Pore pressure is not hydrostatic everywhere. In fact, many times pore pressure is an unknown! In a system of “connected pores” under hydrostatic equilibrium (water does not move), pore pressure increases hydrostatically. Non-hydrostatic variations of pore pressure are usually located adjacent to low permeability barriers (e.g., shale formations) that do not allow pore pressure to achieve hydrostatic equilibrium fast enough compared to the rate of sedimentation and pore pressure relief. Hence, pore pressure gets locked-in. In the example in Figure 2.9, pore pressure is hydrostatic until ft. Overpressure develops from ft to ft (likely due to a low permeability mudrock). Pore pressure below ft is quite different from hydrostatic!
A convenient parameter to relate pore pressure and total vertical stress is the dimensionless overpressure parameter :
In stationary conditions cannot be larger than , hence, . In onshore conditions means hydrostatic pore pressure ( in hydrostatic conditions offshore, why?). Reservoir overpressure is good for hydrocarbon recovery (more energy to flow to the wellbore), however, it may cause geomechanical challenges for drilling (kicks). Parameter means little effective stress. We will see later that rocks have effective stress-dependent strength. Hence, overpressure leads to weak rocks, especially if they are not well cemented, difficult to drill.
There are several mechanisms that may contribute to overpressure . First, hydrocarbon accumulations create overpressure due to buoyancy. Overpressure is proportional to hydrocarbon column height and difference in mass density of pore fluids
Second, changes in temperature cause fluids to dilate. If the fluids cannot escape quickly enough, then pore pressure increases. Third, clay diagenesis can expell water molecules. For example, when montmorillonite converts to illite at high pressure and temperature, previously bound water molecules get “added” to the pore space. Under constant pore volume conditions, such addition will result in increases of pore pressure. Fourth, hydrocarbon generation also induces overpressure. With hydrocarbon generation, the original organic compounds transform in another phase which occupies more volume at the same pressure conditions. Overpressure in organic-rich shales is a good indicator of hydrocarbon presence.
Changes of vertical and horizontal stresses can induce pore pressure changes. Pore pressure increases when a rock/sediment is compressed (such that the pore volume decreases) under conditions in which the fluid cannot escape quickly enough. Figure 2.12 shows a schematic representation of this concept.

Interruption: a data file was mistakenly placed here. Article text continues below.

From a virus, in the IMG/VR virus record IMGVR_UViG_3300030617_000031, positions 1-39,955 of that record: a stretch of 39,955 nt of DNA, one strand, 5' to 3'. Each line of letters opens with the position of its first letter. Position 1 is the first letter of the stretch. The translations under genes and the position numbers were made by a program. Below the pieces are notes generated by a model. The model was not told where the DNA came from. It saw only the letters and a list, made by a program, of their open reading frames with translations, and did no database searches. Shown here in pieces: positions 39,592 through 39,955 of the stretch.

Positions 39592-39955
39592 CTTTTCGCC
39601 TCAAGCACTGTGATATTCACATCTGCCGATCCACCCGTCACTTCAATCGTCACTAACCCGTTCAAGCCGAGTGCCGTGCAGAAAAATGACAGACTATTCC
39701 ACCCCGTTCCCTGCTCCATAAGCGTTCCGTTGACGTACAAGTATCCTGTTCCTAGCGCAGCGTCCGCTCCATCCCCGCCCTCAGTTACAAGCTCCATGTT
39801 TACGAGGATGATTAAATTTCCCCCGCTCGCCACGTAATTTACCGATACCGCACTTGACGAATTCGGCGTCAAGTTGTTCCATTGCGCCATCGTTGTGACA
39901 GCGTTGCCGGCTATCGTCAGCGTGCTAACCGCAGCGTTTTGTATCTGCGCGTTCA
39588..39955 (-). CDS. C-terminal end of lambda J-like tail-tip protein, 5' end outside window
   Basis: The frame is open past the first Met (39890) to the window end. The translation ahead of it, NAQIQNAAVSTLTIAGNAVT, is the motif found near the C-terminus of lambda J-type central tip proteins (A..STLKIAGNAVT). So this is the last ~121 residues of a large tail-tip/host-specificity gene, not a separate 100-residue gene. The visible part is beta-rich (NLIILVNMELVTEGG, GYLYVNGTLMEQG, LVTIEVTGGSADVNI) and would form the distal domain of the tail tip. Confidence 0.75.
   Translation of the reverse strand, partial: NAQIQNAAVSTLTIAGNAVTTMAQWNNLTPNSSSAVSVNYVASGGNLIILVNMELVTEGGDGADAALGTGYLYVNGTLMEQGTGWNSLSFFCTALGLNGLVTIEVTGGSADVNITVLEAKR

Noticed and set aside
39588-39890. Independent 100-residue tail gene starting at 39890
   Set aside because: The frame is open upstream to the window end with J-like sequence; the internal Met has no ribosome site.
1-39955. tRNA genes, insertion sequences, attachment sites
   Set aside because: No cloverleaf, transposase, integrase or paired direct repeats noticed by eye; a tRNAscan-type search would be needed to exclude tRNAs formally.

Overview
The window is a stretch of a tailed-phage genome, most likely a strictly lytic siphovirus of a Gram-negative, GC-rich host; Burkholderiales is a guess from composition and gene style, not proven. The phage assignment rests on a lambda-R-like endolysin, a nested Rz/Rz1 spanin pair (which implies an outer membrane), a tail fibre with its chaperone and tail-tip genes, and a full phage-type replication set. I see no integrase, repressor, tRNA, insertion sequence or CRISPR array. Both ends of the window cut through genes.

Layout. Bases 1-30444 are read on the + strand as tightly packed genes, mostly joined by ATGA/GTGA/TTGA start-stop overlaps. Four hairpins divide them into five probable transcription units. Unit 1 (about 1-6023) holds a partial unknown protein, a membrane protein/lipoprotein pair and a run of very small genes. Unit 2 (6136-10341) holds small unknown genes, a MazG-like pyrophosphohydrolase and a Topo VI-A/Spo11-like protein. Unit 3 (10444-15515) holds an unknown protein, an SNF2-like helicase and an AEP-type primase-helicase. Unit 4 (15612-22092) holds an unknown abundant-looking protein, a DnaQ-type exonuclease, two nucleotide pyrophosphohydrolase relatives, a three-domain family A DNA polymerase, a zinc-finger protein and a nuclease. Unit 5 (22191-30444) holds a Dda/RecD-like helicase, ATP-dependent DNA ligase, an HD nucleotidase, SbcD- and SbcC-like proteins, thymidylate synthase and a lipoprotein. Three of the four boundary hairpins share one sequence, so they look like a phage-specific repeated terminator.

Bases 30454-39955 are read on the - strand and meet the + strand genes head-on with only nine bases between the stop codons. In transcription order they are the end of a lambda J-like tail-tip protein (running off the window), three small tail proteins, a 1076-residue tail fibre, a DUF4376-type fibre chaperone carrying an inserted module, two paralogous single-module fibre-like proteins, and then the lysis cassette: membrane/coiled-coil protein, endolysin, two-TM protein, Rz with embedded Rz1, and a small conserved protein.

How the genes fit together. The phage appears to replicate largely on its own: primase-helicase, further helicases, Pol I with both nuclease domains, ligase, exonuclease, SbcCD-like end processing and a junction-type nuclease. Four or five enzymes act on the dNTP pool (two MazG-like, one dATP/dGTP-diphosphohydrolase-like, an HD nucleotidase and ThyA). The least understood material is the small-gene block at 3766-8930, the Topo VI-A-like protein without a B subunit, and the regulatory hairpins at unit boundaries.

Imagine now a sediment layer saturated with water. There is an impervious layer at the bottom. Water cannot escape from the sides either. Water can only escape from the top.
An overburden is placed quickly on the sediment so that it compacts an amount . Initially, the pore pressure increases everywhere the same amount. The pore pressure decreases preferentially at the top boundary (where it can flow) and the rate of pore pressure change is proportional to the hydraulic diffusivity parameter
The solution of the partial differential equation above give us a characteristic time for which of the pore pressure is relieved,
EXAMPLE 2.5: Calculate the characteristic time of pore pressure diffusion for a 100 m thick sediment with top drainage considering
(a) a sand with 100 mD and 1 GPa, and
(b) a mudrock with 100 nD and 1 GPa.
The water viscosity is 1 mPa s.
(a) Sand: 1.1 day.
(b) Mudrock: 3000 years.
The example in Figure 2.16 is a measurement of pore pressure that utilizes measurements of porosity in mudrocks (Track 3) to predict overpressure (Track 4). The concept is simple: the porosity of clay-rich rock decreases with effective stress (Figure 2.15). Let us assume the following equation for such dependence
Under hydrostatic pore pressure conditions, vertical effective stress will always increase with depth. However, in the presence of overpressure, effective stress may increase less steeply or even decrease with depth. Hence, mudrocks with porosity higher than the porosity expected at that depth (in hydrostatic conditions) indicate overpressured sediment intervals (Figure 2.17).
Figure 2.18 shows maps of pressure gradients in the Gulf of Mexico. Data from offshore locations show that overpressure (gradient 0.44 psi/ft ) starts to develop at 2 to 3 km of depth below seafloor.
EXAMPLE 2.6: Calculate the pore pressure and overpressure parameter in a muddy sediment located offshore with porosity . The total depth is 2000 m and the water depth is 500 m (assume a lithostatic gradient of 22 MPa/km below the seafloor). Laboratory tests indicate a compaction curve with parameters MPa and . How much higher than expected hydrostatic value is the pore pressure?
First, calculate total vertical stress:
|MPa/km km MPa/km km MPa|
Second, calculate effective vertical stress from using the measured porosity and Equation 2.19:
Third, calculate pore pressure from , so
|MPa MPa MPa|
Hence, the overpressure parameter is
Opposite to overpressure, “underpressure” occurs when pore pressure is lower than hydrostatic. The most common reason of underpressure is reservoir depletion. In compartmentalized reservoirs with poor water recharge drive, pore pressure may stay low for long periods of time. Reservoir depletion usually brings along lower total horizontal stresses which lower the fracture gradient and make drilling problematic because of decreased difficulty to create open-mode fractures.